67 to 69 D minus
Below 67 F


In order to provide consistent guidelines for assessment for graduate level work in the School, these terms are applied to letter grades:

  • C represents Adequate work; a grade of "C" counts for credit for the course;
  • B represents Good work; a grade of "B" clearly meets the standards for graduate level work;
    For core courses in the MLIS program (not MARA) — INFO 200, INFO 202, INFO 204 — the iSchool requires that students earn a B in the course. If the grade is less than B (B- or lower) after the first attempt you will be placed on administrative probation.  You must repeat the class the following semester. If -on the second attempt- you do not pass the class with a grade of B or better (not B- but B) you will be disqualified.
  • A represents Exceptional work; a grade of "A" will be assigned for outstanding work only.

Students are advised that it is their responsibility to maintain a 3.0 Grade Point Average (GPA).

University Policies

General Expectations, Rights and Responsibilities of the Student

As members of the academic community, students accept both the rights and responsibilities incumbent upon all members of the institution. Students are encouraged to familiarize themselves with SJSU's policies and practices pertaining to the procedures to follow if and when questions or concerns about a class arises. See University Policy S90-5 at More detailed information on a variety of related topics is available in the SJSU catalog at In general, it is recommended that students begin by seeking clarification or discussing concerns with their instructor. If such conversation is not possible, or if it does not serve to address the issue, it is recommended that the student contact the Department Chair as a next step.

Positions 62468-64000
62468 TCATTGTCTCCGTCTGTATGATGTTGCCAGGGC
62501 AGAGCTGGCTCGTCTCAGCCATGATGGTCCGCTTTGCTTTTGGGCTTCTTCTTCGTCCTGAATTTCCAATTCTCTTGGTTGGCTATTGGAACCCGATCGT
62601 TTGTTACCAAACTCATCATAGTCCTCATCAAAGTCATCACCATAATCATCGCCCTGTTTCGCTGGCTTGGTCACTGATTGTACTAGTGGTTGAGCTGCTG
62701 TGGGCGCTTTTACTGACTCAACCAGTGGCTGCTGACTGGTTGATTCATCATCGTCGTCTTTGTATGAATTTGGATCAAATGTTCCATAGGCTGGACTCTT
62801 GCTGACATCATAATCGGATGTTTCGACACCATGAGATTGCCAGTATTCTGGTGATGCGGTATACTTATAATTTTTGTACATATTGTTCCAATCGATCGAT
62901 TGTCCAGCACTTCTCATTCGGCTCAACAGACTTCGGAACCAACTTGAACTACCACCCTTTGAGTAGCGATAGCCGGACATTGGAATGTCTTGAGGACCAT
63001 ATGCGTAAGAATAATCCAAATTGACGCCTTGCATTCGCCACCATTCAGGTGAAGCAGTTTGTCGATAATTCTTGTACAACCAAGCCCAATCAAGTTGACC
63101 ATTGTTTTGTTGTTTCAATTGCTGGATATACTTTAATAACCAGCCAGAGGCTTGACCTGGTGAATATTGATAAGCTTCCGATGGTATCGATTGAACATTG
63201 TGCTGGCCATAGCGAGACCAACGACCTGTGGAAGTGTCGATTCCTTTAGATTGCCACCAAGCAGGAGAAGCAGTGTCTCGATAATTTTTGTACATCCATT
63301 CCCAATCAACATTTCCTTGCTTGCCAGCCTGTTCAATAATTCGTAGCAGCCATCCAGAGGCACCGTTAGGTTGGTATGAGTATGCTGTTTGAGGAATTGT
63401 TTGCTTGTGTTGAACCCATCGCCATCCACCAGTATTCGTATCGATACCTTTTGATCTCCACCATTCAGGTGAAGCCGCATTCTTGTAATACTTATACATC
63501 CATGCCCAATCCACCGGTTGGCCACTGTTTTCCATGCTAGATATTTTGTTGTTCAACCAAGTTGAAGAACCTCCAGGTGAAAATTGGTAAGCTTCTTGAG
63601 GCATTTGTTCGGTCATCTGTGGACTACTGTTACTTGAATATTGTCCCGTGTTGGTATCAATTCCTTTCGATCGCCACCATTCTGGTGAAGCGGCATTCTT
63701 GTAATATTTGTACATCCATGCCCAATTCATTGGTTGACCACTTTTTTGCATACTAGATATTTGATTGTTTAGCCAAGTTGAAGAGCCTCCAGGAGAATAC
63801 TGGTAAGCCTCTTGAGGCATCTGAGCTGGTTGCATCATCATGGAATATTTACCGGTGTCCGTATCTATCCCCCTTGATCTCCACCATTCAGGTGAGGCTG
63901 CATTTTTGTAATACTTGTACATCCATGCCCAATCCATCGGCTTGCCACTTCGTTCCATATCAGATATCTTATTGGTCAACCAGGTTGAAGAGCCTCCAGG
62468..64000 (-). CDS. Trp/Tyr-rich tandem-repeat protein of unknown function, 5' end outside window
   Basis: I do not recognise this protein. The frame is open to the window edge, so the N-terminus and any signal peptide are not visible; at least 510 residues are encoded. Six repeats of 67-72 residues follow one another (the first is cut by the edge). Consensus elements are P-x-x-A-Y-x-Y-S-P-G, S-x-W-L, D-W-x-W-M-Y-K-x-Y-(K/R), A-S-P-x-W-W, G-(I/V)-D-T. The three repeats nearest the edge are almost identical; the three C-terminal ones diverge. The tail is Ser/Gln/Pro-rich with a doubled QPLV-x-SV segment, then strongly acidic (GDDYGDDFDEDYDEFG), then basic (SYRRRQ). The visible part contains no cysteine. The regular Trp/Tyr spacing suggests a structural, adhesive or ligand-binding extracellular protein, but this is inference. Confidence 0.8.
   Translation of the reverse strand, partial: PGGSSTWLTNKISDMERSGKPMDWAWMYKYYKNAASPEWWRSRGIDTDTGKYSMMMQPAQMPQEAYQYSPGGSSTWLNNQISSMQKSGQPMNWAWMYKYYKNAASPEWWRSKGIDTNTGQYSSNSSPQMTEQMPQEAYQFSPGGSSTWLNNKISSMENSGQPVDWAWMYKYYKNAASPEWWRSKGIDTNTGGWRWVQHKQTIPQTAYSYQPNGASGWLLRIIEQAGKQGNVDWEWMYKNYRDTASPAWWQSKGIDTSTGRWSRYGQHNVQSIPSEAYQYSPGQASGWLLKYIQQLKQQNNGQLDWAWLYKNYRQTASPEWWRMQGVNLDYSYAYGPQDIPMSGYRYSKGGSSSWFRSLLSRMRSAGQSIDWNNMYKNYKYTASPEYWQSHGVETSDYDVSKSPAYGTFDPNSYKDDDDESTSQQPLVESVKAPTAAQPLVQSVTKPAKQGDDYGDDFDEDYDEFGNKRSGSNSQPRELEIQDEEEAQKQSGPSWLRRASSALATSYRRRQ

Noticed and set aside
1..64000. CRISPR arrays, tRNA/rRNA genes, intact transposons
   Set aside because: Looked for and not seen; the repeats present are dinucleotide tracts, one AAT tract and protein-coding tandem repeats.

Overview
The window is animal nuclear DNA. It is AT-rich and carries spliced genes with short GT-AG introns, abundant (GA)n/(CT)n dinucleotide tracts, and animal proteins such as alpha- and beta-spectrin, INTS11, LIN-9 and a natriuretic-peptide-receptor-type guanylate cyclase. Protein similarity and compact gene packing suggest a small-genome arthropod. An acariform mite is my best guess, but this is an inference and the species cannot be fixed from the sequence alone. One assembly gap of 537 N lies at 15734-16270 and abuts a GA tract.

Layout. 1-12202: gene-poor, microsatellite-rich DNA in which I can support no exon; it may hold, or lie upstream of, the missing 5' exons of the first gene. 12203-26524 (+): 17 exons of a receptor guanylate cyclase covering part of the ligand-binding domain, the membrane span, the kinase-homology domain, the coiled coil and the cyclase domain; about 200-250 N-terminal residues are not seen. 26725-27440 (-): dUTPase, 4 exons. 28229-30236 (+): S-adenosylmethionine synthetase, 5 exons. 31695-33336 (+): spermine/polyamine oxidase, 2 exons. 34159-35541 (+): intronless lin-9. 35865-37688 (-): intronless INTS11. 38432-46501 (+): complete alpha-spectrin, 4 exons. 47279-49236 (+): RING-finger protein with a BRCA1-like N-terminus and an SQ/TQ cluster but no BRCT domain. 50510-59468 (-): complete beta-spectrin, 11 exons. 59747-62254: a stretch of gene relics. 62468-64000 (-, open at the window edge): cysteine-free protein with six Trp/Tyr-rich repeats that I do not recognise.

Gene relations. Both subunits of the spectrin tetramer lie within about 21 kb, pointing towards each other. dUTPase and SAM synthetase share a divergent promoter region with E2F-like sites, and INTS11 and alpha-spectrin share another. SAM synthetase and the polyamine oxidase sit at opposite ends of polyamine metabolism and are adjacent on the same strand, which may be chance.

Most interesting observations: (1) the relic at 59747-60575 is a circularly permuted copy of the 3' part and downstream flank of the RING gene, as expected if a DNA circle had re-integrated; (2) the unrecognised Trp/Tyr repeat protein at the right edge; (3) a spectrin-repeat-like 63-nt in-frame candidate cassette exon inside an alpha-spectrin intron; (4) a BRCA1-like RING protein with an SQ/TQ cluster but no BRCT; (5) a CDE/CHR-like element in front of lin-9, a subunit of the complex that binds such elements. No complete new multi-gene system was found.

Dropping and Adding

Students are responsible for understanding the policies and procedures about add/drop, grade forgiveness, etc. Refer to the current semester's Catalog Policies section at Add/drop deadlines can be found on the current academic year calendars document on the Academic Calendars webpage at The Late Drop Policy is available at Students should be aware of the current deadlines and penalties for dropping classes.

Information about the latest changes and news is available at the Advising Hub at

Consent for Recording of Class and Public Sharing of Instructor Material